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‘The Man Who Fell to Earth’ Review: Chiwetel Ejiofor Infuses Showtime Adaptation With New Ideas

The Showtime series tips its hat to the David Bowie film of the same name, but charts its own successful path forward

Since it was first published in 1976 by author Walter Tevis, “The Man Who Fell to Earth” has always been a cautionary sci-fi tale about Earth’s dwindling resources and humanity’s distraction by media and vice. This is true of the 1976 Nicolas Roeg feature film adaptation starring David Bowie, and also of the new Showtime series which expands on the original story of the alien who comes to Earth in search of water for his dying planet. In the original narrative, Thomas Joseph Newton is from the planet Anthea and uses his advanced technology to create several inventions making him the richest man on Earth. The new series, created by showrunner and co-executive producer Alex Kurtzman (“Star Trek: Discovery”) and co-executive producer and writer Jenny Lumet (“Clarice”), take us on a similar journey.

This time, K. Faraday (Chiwetel Ejiofor) is the Anthean visitor in search of Newton (Bill Nighy) and is reluctantly aided by former scientist Justin Falls (Naomie Harris) and legal analyst Hatch Flood (Rob Delaney). The series serves as a pseudo-sequel to Roeg’s film, taking us on an emotional journey that tips its hat to Tevis while sprinkling Ziggy Stardust glitter along the way.

Although the press was only provided with the first four episodes to review, we can confirm that every episode shares a title with a David Bowie song. The premiere, “Hallo Spaceboy,” begins with a flash-forward to a confident, commanding K. Faraday (Ejiofor). He is a successful inventor and orator who explains to his adoring fans that no, he is not from this planet, and yes, he has a story to tell.

We witness his ship crash on Earth and how he adapts his body into human form, walking about naked, Terminator-style, searching for something. He is arrested and given a dead man’s clothes after cops find him with four feet of garden hose down his throat, having a drink of water.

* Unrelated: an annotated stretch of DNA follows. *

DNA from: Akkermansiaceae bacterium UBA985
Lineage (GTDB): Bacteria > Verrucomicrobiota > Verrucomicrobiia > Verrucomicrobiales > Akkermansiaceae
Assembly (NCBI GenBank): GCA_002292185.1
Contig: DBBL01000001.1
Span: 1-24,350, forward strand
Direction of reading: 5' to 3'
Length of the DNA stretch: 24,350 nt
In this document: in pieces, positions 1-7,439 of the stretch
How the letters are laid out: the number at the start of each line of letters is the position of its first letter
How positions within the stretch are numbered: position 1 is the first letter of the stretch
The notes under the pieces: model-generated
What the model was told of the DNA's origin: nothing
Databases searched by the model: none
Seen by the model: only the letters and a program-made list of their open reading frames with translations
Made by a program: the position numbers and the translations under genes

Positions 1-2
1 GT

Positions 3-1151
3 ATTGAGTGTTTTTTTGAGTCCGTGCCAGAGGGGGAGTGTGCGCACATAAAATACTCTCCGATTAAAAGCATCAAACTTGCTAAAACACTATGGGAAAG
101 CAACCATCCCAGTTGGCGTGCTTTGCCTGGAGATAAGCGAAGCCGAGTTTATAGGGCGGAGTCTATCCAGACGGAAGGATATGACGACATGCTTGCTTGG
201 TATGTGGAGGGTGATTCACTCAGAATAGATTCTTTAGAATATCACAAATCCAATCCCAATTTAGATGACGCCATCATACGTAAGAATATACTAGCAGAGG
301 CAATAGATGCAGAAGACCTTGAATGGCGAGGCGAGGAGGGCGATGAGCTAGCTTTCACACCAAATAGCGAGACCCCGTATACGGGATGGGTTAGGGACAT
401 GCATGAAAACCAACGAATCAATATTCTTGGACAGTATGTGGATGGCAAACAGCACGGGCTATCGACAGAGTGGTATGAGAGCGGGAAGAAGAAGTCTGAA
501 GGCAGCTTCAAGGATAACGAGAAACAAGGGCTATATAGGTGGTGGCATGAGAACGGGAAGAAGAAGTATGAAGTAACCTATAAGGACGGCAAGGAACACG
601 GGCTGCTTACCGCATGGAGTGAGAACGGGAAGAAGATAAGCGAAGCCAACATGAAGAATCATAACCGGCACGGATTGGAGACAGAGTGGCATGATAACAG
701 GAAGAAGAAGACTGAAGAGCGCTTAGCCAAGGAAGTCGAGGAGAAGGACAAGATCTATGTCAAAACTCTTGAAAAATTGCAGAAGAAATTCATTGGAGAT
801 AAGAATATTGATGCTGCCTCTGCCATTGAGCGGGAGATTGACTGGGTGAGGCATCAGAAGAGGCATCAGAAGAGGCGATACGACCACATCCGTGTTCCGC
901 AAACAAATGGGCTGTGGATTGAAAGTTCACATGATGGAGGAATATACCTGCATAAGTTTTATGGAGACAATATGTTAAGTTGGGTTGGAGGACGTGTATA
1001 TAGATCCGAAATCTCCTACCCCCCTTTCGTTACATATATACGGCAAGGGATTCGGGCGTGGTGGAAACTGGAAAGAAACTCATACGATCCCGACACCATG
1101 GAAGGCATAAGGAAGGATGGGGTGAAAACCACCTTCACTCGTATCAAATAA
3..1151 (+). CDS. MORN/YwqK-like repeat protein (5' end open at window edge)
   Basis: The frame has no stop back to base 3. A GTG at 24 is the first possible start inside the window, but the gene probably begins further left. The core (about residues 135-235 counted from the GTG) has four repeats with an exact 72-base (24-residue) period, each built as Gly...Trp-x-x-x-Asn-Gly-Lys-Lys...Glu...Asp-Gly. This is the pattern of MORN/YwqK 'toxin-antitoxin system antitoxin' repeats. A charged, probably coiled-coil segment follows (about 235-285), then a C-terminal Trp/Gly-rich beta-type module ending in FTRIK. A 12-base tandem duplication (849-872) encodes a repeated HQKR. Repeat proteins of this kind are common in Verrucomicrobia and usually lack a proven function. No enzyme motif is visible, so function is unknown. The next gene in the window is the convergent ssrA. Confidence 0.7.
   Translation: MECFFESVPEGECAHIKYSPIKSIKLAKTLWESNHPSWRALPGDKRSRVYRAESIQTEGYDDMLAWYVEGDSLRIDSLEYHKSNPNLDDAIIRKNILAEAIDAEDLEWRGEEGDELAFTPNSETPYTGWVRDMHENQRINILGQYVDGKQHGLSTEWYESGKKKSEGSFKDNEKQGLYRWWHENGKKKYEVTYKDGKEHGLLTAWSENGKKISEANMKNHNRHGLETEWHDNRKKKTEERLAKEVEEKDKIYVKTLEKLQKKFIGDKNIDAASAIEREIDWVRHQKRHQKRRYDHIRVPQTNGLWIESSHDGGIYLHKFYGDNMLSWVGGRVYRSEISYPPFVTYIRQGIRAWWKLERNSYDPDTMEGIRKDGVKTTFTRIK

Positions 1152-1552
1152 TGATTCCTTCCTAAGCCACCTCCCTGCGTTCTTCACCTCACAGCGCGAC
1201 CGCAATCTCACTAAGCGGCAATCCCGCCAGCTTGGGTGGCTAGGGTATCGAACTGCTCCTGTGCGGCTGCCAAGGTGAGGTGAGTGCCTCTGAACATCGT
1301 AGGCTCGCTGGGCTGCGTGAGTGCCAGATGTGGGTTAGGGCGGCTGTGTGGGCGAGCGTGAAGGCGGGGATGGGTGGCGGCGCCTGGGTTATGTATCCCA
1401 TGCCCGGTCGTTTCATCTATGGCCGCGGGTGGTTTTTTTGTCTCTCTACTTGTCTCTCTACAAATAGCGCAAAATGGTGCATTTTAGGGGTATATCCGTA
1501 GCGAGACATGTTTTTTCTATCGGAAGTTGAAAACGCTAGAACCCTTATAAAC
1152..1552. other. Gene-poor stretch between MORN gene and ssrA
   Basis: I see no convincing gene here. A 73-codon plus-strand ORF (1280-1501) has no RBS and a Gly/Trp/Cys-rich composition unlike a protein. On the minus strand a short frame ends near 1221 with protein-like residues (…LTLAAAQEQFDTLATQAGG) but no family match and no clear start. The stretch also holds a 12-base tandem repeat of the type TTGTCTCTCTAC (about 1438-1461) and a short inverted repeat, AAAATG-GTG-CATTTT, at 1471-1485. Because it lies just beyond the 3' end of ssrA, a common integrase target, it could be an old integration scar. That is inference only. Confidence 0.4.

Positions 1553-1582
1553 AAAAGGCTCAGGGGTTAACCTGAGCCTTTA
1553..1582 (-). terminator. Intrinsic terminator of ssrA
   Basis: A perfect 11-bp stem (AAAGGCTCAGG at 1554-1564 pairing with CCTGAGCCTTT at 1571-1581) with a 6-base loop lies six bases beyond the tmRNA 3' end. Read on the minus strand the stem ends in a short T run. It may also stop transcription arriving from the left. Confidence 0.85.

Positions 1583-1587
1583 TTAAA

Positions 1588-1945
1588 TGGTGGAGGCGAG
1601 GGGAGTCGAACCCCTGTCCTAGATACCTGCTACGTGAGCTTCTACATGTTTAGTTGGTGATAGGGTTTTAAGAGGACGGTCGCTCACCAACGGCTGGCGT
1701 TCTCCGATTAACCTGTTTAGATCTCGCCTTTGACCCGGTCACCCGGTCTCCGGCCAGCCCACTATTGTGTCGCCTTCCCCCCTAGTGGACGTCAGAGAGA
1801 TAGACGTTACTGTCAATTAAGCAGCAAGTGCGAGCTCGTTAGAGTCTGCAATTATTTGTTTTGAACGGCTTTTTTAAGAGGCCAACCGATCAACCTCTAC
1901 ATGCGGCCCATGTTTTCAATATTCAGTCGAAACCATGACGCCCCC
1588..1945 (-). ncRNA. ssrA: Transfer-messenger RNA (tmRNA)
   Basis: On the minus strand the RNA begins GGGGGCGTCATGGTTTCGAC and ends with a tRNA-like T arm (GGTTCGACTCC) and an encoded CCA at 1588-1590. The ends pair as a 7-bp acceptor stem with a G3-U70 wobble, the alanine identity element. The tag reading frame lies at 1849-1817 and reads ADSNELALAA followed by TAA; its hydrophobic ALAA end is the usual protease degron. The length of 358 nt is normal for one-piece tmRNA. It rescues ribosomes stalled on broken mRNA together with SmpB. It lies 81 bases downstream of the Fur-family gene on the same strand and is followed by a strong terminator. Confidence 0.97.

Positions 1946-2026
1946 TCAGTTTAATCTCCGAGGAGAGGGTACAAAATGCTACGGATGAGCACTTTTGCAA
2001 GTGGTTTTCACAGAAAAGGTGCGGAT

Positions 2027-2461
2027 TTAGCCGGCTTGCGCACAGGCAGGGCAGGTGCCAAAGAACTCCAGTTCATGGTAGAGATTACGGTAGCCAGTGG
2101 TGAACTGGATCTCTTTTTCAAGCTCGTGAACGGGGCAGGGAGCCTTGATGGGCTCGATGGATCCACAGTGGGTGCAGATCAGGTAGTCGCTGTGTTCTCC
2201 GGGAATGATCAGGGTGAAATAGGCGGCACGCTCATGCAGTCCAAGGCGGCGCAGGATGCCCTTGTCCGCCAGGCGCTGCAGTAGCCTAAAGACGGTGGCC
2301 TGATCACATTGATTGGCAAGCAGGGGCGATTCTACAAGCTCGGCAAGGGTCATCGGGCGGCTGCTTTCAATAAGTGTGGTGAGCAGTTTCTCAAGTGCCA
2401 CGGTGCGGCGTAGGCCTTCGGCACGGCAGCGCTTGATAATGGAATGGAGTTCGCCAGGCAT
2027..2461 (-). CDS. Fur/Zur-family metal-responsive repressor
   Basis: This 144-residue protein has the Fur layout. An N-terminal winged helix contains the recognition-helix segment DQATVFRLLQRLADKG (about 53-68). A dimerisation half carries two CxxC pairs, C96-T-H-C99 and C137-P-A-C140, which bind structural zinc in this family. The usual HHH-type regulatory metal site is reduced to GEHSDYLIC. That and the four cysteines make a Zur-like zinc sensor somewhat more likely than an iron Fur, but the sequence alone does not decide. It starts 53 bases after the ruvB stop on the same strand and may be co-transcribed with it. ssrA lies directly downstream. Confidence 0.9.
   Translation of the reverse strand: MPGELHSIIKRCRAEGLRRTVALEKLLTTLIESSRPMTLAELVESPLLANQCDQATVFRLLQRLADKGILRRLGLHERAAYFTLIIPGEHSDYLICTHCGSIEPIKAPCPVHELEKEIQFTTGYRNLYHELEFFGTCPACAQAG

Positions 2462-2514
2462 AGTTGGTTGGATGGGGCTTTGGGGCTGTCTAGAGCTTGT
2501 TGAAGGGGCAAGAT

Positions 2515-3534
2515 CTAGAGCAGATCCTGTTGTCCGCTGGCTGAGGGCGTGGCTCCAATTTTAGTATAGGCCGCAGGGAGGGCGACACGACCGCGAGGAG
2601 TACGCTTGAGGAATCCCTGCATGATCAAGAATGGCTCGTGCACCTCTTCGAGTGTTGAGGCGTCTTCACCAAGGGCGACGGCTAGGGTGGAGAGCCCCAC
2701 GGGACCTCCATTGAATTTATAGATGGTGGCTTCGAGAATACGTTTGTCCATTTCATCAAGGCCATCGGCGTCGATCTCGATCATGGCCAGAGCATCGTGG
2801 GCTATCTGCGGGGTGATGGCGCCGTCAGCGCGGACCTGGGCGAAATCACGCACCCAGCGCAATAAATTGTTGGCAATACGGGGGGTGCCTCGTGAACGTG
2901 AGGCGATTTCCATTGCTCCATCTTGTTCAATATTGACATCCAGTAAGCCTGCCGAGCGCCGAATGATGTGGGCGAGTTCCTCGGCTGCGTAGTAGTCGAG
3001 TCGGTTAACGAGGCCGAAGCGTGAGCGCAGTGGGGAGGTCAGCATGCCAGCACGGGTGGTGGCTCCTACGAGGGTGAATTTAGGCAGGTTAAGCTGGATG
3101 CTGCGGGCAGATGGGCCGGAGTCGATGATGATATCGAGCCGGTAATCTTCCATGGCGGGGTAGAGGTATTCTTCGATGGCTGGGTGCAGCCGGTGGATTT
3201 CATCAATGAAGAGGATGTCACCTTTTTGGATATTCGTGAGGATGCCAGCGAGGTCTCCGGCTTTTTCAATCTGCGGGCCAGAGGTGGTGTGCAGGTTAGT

He has four stomachs and stays thirsty.

Justin Falls (Harris) is called to retrieve him because hers is the only name he knows. Having no idea who he is, she looks at him and leaves him at the precinct. The pair won’t meet again until Falls sees him on the road being mugged and intervenes.

He almost shoots her by mistake.

Alternately misunderstanding while being misunderstood defines the nature of the pair’s relationship throughout the show as they stumble along on a journey to save their respective planets.

Harris flexes in her role as Justin Falls. A mom, caregiver, and former nuclear fusion scientist, she’s caught in the web of healthcare sanctioned poverty. Forced to pay a drug dealer to get her father’s pain medication, she’s cleaning up biowaste to make ends meet when Faraday appears like an awkward miracle, money in hand in need of her help.

Masterfully, Ejiofor flips the “alien trying to be human” trope on its head. Instead, he instills Faraday with a sense of agency. He’s a whole being when he arrives. Faraday is an immigrant of sorts, taking on a local name and trying his best to understand Earth’s languages and cultures to send help back to his family.

One of the most beautiful scenes in the series so far is when Faraday listens to a “song message” through the same type of instrument that Bowie used in Roeg’s film. Both Nighy and Ejiofor share the screen as Faraday empathically shares the emotions of Newton’s love and the loss of his wife. It’s the first time the alien is experiencing human emotion, and Ejiofor’s transformation onscreen is palpable.

Stuck on Earth for 40 years, unable to return, Bill Nighy’s Newton has had all of his patents stolen from him except for the elusive “10th patent”, which unlocks the secrets to fusion power that could save both Anthea and Earth and let him return home. Unfortunately, the crew needs to get past both sinister CIA Agent Spencer Clay (Jimmie Simpson) and Floods’ sister Edie, the Elizabeth Holmes-inspired owner of Origin Industries, who now owns the patent, to get it.

Cleverly placed easter eggs honor the previous work. For example, reminiscent of Bowie’s bathroom skin peeling scene, Nighy’s Newton has his human face forcibly peeled away by scientists. Like Newton, Faraday trades gold for legal tender – but only after purging about a pound of gold rings on the sidewalk outside a Pawn Shop. (A scene which isn’t as strange as it sounds after you witness Faraday regularly vomit up items he needs at intervals, like a cat with a swiss army hairball).

Ultimately, “The Man Who the Earth” is a redemption story. Each character tries to retrieve something they’ve lost while pulled forward into the unknown. Deliberately paced and full of beautiful moments of raw humanity, like Faraday, the series never hides what it is. And it’s that honesty that makes it so relatable. Even if you are unfamiliar with the previous work, the concepts of environmental crisis, the threat of war, and the grief of losing a loved one are universal. The first four episodes pull a thread on an unraveling mystery that we can only hope is as beautiful and thought-provoking as the start.

“The Man Who Fell to Earth” premieres Sunday, April 24 on Showtime with new episodes rolling out weekly.

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